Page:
New on DVD - 12/16/08

BURN AFTER READING (***) - Dec. 21
FTFR DVD Pick of the Week

Unlike most comedies, the Coens layer their film in such a way that it requires multiple viewings to really pick up on all the subtleties at work here. There are so many characters, so many motives and plot threads, that it could have very easily been a tangled mess, but the Coens keep everything on track with a sure and steady hand. By its very nature, it may not be on the same level of greatness as some of their more highly regarded works like "Fargo" or "No Country," nor is it meant to be. This is a completely different style of film with a wholly different set of goals, and the Coens nail it with their usual subversive glee.

DEATH RACE (**) - Dec. 21

I'll admit I expected "Death Race" to be a much worse film than it is. The presence of Statham and Allen seem to elevate the material to a watchable level, and Anderson's directorial technique seems to have matured some since the utter mess that was "Alien vs. Predator." But in the end, "Death Race" is a dumbed-down popcorn action flick that doesn't have much going on upstairs. This is the kind of film destined to be nothing more than what it was meant to be, although it has a chance to comment on our voyeuristic culture, but who needs social commentary when you can just blow something up instead? It is what it is, and it's never anything more. It's hard to find too much fault in that.


I wanted to like the film as much as I like its music, but I just couldn't. The transitions into the songs are awkward, the musical numbers are dull and stiffly staged, and the entire film has a garish, washed-out look to it that just doesn't seem to fit. Lloyd doesn't seem to realize that she is directing a film, not a stage production, and it shows in how flat and lifeless the numbers come across onscreen. Ideas that may look great on the stage end up being static and stilted on the big screen, as does Seyfried's overly blubbly performance, which seems more geared to a theater full of people than the intimacy of the camera.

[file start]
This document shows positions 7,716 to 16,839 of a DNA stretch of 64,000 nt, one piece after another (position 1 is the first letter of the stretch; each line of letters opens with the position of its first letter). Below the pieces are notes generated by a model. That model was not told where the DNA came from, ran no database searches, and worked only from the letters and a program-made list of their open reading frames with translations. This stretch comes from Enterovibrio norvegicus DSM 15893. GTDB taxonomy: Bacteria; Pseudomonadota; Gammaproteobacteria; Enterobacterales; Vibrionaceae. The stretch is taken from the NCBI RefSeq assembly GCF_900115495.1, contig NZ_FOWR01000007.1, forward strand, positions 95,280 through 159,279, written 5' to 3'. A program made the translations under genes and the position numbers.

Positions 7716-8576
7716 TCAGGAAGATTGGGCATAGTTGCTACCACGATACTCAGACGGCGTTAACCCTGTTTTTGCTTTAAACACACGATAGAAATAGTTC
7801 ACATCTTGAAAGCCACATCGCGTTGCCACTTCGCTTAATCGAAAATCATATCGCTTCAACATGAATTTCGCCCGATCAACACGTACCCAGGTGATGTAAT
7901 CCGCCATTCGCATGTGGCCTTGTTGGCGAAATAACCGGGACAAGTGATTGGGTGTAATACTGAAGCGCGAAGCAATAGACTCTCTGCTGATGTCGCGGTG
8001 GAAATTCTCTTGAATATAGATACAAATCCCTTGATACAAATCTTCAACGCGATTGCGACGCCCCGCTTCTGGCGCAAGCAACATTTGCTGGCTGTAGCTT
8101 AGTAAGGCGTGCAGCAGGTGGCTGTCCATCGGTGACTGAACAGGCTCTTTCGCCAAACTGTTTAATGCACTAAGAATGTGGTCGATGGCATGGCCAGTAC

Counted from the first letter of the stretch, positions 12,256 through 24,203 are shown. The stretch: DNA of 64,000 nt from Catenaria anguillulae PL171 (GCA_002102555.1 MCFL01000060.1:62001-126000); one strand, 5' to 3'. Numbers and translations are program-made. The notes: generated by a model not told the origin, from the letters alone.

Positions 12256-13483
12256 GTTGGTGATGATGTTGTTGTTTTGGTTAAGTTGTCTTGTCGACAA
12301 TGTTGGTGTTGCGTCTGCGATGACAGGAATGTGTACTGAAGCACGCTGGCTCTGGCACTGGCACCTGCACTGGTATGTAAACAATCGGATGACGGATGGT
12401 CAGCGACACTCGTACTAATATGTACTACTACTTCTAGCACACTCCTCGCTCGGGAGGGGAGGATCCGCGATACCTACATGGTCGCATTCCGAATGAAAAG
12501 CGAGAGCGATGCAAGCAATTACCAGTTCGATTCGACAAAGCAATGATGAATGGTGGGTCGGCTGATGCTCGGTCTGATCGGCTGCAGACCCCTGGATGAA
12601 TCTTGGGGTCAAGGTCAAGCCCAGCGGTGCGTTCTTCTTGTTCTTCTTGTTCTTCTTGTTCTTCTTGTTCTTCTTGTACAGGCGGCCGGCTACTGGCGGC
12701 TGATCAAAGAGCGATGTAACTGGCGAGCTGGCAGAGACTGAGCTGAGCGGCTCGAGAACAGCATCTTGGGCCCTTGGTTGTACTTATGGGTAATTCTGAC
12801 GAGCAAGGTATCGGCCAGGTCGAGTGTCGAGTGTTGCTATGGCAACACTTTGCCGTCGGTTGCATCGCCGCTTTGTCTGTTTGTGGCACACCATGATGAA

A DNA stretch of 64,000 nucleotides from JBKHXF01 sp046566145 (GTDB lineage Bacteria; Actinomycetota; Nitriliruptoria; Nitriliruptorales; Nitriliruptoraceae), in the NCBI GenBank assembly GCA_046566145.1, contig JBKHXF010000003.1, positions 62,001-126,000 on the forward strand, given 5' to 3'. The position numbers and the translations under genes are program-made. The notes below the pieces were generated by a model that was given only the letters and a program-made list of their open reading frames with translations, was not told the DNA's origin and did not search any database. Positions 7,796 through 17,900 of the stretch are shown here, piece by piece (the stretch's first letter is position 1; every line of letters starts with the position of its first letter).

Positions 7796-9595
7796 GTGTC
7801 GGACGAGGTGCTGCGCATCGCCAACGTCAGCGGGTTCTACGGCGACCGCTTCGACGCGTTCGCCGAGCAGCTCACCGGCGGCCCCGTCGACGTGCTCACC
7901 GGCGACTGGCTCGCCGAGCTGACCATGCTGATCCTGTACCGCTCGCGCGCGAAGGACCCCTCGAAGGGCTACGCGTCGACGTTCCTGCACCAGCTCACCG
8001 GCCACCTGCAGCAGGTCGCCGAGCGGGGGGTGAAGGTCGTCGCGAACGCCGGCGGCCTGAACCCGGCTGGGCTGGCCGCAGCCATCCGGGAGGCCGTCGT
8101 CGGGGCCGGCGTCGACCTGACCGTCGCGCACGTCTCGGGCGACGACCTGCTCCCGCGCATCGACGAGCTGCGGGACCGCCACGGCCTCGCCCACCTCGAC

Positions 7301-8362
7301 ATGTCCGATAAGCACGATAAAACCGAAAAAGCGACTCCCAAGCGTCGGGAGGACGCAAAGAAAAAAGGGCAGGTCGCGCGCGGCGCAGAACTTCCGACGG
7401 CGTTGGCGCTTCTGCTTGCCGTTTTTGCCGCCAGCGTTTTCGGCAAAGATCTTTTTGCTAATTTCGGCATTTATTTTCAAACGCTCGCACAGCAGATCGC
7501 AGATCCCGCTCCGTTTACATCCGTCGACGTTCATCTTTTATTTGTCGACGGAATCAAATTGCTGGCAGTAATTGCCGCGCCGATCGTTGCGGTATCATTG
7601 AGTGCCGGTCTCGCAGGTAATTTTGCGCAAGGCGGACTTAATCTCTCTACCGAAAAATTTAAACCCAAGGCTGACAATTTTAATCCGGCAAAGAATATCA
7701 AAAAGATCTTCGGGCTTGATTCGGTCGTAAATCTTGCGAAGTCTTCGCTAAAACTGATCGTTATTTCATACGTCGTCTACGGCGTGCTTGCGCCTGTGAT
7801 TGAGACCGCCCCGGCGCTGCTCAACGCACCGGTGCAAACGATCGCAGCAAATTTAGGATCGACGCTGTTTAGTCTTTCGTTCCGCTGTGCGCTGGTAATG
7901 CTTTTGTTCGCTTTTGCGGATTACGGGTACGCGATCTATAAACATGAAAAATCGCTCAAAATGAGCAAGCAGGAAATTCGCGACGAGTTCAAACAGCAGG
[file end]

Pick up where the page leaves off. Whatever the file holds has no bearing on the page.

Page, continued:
Whatever happened to suspense in movies of this sort? Everything is plotted out ahead of time, following the easy connect the dots to the inevitable plot points to the foregone conclusion, without ever making it seem as if the characters are in any real danger. You could accuse "Indiana Jones and the Kingdom of the Crystal Skull" of the same thing, but at least it always felt like Steven Spielberg knew what he was doing. Not so much here; director Rob Cohen almost seems bored by his own movie. And the original Indiana Jones films are textbooks on how to do this type of thing right, but Cohen seems to ignore it all, taking the paint-by-numbers plot and scribbling it in with a crayon. He treats the audience like idiots, most notably in the written postscript, which has to be one of the most awkwardly insulting pieces of summer pandering I have ever seen.


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